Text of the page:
>> Monday, 6 June 2011
One evening a couple of weeks back, a Russian friend stood in our dining room and looked through the window at Boys #1 and #2 on the terrace outside.
“I like to think of myself as pretty broad-minded” she said. “But I’m really uncomfortable with what I’m seeing right now.”
I knew exactly what she was going to say next. And it wasn’t that my children are badly in need of haircut (which they are), or that they were still up and out of bed at 8pm on a school night. Still, I didn’t want to embarrass her by assuming she fit a lazy cultural stereotype, so I asked what it was that was upsetting her so much.
“They’re in short-sleeved, short-trousered pyjamas! They have no dressing gowns, no socks, and no slippers! Aren’t you worried they will catch cold?”
And there we have it. One of the biggest differences between Western European and Russian styles of parenting; how many layers of clothes the children should wear. I would go so far as to say, in fact, that this is less of a cultural difference and more of a cultural divide, and in my humble opinion, the babushka’s have a great deal to do with this...
Nowhere is this divide more obvious than in the classroom. My sons go to a school with a mix of Russian and international students, and the amount of clothes a child wears can be directly attributed to their parents’ nationalities. Those with one or more Russian parents (or – more crucially – Russian grandparents) are still wearing their snowsuits to school mid-May, whilst the rest of us throw caution to the winds and put the kids’ padded jackets in mothballs substantially earlier (although it has to be said, that this year that moment was somewhat later than it had been in previous springs).
Non-Russian teachers of my acquaintance at the school find themselves in the tricky position of needing to speak to their melting students’ carers and request that they be sent to school without their snowsuits and hats at a stage when the rest of the kids in class are already bounding in (often, it has to be admitted, shivering in the chill of the early Spring mornings) in shorts and light-weight jackets.
I get the reason for this caution on the part of Russian parents, I really do. A cold or flu could easily lead to something more threatening, and without the healthcare safety net that many of us from different countries take for granted, this is a possibility any loving parent concerned for their child’s well-being would do almost anything to avoid.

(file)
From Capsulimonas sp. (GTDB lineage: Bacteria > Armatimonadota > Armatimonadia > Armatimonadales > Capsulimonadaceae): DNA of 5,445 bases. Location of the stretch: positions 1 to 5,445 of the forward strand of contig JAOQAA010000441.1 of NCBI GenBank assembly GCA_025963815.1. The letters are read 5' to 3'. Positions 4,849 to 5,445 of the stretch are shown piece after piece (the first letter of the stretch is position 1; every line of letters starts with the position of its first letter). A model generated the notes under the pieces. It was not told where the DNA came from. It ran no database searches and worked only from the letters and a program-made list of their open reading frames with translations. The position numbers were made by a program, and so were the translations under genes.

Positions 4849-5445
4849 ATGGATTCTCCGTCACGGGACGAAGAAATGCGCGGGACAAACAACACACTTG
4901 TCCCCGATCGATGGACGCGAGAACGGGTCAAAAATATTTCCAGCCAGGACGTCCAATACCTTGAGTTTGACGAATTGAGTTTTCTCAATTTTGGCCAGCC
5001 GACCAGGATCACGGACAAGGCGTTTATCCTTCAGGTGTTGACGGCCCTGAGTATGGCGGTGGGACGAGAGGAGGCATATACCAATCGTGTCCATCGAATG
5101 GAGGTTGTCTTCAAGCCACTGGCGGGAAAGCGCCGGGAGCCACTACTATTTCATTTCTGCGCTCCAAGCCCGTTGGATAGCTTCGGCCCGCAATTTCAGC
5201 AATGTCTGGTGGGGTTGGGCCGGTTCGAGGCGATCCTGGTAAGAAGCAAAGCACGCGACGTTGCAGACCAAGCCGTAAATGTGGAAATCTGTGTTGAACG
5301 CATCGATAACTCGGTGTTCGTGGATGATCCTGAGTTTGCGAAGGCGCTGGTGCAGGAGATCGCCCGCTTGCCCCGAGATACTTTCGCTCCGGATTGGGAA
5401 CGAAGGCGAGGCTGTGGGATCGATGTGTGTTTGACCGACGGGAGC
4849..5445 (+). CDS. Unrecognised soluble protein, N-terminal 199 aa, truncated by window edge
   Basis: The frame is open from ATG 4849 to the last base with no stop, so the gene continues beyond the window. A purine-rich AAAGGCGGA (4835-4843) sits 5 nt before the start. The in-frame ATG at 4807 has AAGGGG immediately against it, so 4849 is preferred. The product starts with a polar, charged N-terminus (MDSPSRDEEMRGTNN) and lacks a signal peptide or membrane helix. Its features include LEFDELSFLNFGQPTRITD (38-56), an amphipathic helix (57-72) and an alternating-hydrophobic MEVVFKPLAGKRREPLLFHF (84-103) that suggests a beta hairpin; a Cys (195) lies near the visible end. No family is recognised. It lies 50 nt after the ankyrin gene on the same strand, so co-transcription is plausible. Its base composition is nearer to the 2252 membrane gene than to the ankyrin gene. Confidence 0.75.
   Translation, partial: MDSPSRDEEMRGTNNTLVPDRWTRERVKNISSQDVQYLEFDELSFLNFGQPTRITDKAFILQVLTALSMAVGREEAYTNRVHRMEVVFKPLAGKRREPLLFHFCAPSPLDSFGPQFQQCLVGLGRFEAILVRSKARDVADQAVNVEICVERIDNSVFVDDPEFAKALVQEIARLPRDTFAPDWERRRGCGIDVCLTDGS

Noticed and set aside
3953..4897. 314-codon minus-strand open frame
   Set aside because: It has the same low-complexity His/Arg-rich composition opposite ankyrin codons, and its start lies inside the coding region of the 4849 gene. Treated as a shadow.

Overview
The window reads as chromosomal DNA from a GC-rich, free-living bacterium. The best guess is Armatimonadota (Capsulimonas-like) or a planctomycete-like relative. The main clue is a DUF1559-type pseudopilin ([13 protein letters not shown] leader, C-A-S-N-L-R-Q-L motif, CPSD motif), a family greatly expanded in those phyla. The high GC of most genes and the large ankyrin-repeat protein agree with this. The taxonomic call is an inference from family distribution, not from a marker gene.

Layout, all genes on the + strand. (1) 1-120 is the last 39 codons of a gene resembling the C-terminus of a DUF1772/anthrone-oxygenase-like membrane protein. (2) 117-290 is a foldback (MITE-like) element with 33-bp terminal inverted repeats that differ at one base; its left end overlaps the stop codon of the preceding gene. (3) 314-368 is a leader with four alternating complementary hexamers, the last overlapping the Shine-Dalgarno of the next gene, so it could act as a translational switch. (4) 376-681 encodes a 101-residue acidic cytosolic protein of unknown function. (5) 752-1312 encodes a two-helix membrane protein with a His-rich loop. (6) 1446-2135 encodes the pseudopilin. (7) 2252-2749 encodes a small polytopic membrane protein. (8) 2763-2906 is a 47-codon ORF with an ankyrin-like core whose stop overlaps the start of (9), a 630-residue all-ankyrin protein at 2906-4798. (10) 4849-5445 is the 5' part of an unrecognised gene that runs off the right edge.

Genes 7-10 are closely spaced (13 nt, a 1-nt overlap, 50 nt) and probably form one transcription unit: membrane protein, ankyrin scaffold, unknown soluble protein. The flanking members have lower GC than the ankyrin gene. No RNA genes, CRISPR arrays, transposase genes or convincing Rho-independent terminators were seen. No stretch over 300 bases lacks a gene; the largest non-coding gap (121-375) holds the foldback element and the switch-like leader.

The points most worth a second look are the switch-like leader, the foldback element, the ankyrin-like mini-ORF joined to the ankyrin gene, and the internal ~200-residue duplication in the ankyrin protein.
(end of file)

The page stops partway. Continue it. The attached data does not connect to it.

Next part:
However, times have changed. Access to healthcare has moved on, as has the advice given to parents (in the West, at any rate). Certainly, in the low temperatures of a Russian winter we all – no matter where our country of origin – wrap up our children in layer upon layer and woe-betide the child who steps outside without a hat. But it doesn’t seem so necessary once the temperatures rise (certainly not to the +15 degrees C that it was on the evening that my friend made her pronouncement), and if they live in a warm, clean, secure home, are well fed, and have plenty of excercise.
But getting back to my friend. How to deal with her concerns without causing offence? “I know this is a key issue for many Russians” I said. “But the thing is, the kids are used to this; you can see for yourself, they’re not cold and they’re perfectly happy. And they are never sick.” She looked at me disbelievingly. “Seriously. In the 18 months that we’ve lived here we haven’t – touch wood – had to make a single visit to the doctor.”
Still, she looked doubtful. And then I hit on the one fact that I knew she couldn't dispute, her not having spent much time in the UK recently. Sure, it conformed to yet another lazy cultural stereotype, and isn't really true these days, but it would get us out of this slightly tricky situation without either person offending the other... She might even accept it as good reason for my seeming carelessness with my children’s health.
“And don’t forget, we are British, after all. 15degrees Celscius? For us, this is summer!”